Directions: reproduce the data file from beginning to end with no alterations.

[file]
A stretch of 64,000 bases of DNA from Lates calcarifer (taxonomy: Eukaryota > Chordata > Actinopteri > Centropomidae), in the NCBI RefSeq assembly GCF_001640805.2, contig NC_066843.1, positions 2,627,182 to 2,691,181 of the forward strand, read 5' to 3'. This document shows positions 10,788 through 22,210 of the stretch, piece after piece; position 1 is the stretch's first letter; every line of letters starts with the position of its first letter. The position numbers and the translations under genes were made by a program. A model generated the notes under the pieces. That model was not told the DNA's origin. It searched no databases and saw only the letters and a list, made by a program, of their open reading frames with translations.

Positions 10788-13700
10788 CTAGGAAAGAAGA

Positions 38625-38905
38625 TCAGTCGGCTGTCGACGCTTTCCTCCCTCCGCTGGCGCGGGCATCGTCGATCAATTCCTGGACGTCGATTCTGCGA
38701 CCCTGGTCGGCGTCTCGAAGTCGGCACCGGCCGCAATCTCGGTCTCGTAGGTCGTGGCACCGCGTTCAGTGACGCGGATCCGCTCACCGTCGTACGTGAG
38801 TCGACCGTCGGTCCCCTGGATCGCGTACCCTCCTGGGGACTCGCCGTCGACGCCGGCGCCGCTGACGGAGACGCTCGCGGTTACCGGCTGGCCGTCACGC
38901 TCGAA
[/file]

A stretch of 64,000 bases of DNA from Lates calcarifer (taxonomy: Eukaryota > Chordata > Actinopteri > Centropomidae), in the NCBI RefSeq assembly GCF_001640805.2, contig NC_066843.1, positions 2,627,182 to 2,691,181 of the forward strand, read 5' to 3'. This document shows positions 10,788 through 22,210 of the stretch, piece after piece; position 1 is the stretch's first letter; every line of letters starts with the position of its first letter. The position numbers and the translations under genes were made by a program. A model generated the notes under the pieces. That model was not told the DNA's origin. It searched no databases and saw only the letters and a list, made by a program, of their open reading frames with translations.

Positions 10788-13700
10788 CTAGGAAAGAAGA

Positions 38625-38905
38625 TCAGTCGGCTGTCGACGCTTTCCTCCCTCCGCTGGCGCGGGCATCGTCGATCAATTCCTGGACGTCGATTCTGCGA
38701 CCCTGGTCGGCGTCTCGAAGTCGGCACCGGCCGCAATCTCGGTCTCGTAGGTCGTGGCACCGCGTTCAGTGACGCGGATCCGCTCACCGTCGTACGTGAG
38801 TCGACCGTCGGTCCCCTGGATCGCGTACCCTCCTGGGGACTCGCCGTCGACGCCGGCGCCGCTGACGGAGACGCTCGCGGTTACCGGCTGGCCGTCACGC
38901 TCGAA